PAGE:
Combined Heat Power
"new technologies now make it possible to generate electricity at the level of the home, business, or urban building. This technology, called Combined Heat Power (CHP) or cogeneration (lots of resources are available on this topic). In microCHP systems, you either generate electricity as a byproduct of heating or heating as a byproduct of electricity generation. It does the following:
It allows production of electricity within the structure it will be used. Eliminating transmission losses.
Waste heat generated by the production of electricity can be used to heat water or the home/building. That means the 80% of the energy that would have been lost is now put to use.
It makes electricity both resilient and clean. Transmission breakdowns have zero effect on the end-user. Further, the power is clean/smooth, generating little damage to connected equipment." (http://globalguerrillas.typepad.com/globalguerrillas/2008/10/resilient-commu.html)
R. Neal Elliott and Mark Spurr:
"Combined heat and power (CHP) systems (also known as cogeneration) generate electricity (and/or mechanical energy) and thermal energy in a single, integrated system (see Figure ES-1). This contrasts with common practice in this country where electricity is generated at a central power plant, and on-site heating and cooling equipment is used to meet non-electric energy requirements. The thermal energy recovered in a CHP system can be used for heating or cooling in industry or buildings. Because CHP captures the heat that would be otherwise be rejected in traditional separate generation of electric or mechanical energy, the total efficiency of these integrated systems is much greater than from separate systems.
CHP is not a specific technology but rather an application of technologies to meet end-user needs for heating and/or cooling energy, and mechanical and/or electrical power. Recent technology developments have "enabled" new CHP system configurations that make a wider range of applications cost-effective. New generations of turbines, fuel cells, and reciprocating engines are the result of intensive, collaborative research, development, and demonstration by government and industry. Advanced materials and computer-aided design techniques have dramatically increased equipment efficiency and reliability while reducing costs and emissions of pollutants.
Conventional electricity generation is inherently inefficient, converting only about a third of a fuel's potential energy into usable energy. The significant increase in efficiency with CHP results in lower fuel consumption and reduced emissions compared with separate generation of heat and power. CHP is an economically productive approach to reducing air pollutants through pollution prevention, whereas traditional pollution control achieved solely through flue gas treatment provides no profitable output and actually reduces efficiency and useful energy output.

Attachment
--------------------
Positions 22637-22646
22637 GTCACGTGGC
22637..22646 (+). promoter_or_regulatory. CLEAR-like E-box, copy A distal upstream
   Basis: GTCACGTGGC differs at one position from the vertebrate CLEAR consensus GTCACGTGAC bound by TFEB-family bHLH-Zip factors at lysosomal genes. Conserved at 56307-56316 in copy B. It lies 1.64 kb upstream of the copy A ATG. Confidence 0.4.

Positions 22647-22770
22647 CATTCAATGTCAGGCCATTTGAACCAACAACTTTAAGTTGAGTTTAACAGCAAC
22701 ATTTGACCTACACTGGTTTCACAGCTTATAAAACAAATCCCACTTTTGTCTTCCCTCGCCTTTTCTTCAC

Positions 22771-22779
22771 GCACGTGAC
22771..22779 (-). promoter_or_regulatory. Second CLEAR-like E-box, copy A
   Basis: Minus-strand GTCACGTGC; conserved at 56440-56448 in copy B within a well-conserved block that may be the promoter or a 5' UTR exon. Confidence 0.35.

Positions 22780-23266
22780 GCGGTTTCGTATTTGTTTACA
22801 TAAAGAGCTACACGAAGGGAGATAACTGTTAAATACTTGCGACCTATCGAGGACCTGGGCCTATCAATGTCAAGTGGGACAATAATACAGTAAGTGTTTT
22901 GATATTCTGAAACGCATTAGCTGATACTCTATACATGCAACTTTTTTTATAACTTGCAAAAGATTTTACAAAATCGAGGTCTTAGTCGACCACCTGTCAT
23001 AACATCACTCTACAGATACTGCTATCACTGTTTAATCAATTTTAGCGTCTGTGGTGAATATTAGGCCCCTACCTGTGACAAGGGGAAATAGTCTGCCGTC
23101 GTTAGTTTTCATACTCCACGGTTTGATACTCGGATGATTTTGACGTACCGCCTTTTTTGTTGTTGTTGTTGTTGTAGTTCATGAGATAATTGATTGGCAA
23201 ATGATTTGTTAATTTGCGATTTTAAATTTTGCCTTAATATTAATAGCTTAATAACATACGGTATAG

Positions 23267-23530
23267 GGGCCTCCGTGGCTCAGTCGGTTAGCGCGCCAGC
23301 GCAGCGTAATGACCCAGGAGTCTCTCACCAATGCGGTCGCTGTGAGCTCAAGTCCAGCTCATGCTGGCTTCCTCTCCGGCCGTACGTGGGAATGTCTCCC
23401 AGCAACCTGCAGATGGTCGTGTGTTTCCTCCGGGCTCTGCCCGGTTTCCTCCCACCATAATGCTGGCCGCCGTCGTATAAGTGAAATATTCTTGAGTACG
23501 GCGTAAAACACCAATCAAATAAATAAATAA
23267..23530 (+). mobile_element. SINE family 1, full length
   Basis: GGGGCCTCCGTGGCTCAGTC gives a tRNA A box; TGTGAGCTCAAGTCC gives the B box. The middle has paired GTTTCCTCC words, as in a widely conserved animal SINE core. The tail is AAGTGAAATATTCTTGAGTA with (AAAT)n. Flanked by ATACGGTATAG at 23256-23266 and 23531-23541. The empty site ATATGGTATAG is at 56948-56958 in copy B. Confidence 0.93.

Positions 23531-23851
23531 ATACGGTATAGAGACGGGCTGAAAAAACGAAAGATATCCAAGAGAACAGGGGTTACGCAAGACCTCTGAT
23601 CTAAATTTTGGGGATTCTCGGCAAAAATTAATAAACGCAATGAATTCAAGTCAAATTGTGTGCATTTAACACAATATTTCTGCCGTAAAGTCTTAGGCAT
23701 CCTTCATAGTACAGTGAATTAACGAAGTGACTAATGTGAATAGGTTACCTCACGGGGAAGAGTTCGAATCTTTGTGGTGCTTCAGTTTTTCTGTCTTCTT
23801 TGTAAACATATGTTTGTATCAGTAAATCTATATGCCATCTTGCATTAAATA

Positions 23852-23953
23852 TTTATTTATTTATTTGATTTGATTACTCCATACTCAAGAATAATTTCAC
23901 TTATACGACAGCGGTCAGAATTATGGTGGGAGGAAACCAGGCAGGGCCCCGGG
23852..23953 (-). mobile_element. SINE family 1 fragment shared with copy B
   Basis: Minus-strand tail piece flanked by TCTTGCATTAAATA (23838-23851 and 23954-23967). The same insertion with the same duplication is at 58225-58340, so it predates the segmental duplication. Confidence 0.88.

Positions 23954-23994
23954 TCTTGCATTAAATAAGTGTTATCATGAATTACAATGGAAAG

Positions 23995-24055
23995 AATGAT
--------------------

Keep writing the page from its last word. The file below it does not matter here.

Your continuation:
Energy losses in power generation represent a huge and growing source of carbon emissions during a period in which the United States will be seeking to reduce total emissions to below 1990 levels (see Figure ES-2).
Since there are two or more usable energy outputs from a CHP system, defining overall system efficiency is more complex than with simple systems. The system can be viewed as two subsystems, the power system (which is usually an engine or turbine) and the heat recovery system (which is usually some type of boiler). The efficiency of the overall system results from an interaction between the individual efficiencies of the power and heat recovery systems.
The most efficient CHP systems (exceeding 80 percent overall efficiency) are those that satisfy a large thermal demand while producing relatively less power. As the required temperature of the recovered energy increases, the ratio of power to heat output will decrease. The decreased output of electricity is important to the economics of CHP because moving excess electricity to market is technically easier than is the case with excess thermal energy. However, there currently are barriers to distributing excess power to market.
CHP can boost U.S. competitiveness by increasing the efficiency and productivity of our use of fuels, capital, and human resources. Dollars saved on energy are available to spend on other goods and services, promoting economic growth. Past research by ACEEE (Laitner et al. 1995) has shown that savings are retained in the local economy and generate greater economic benefit than the dollars spent on energy. Recovery and productive use of waste heat from power generation is a critical first step in a productivity-oriented environmental strategy." (http://www.aceee.org/pubs/ie983.htm)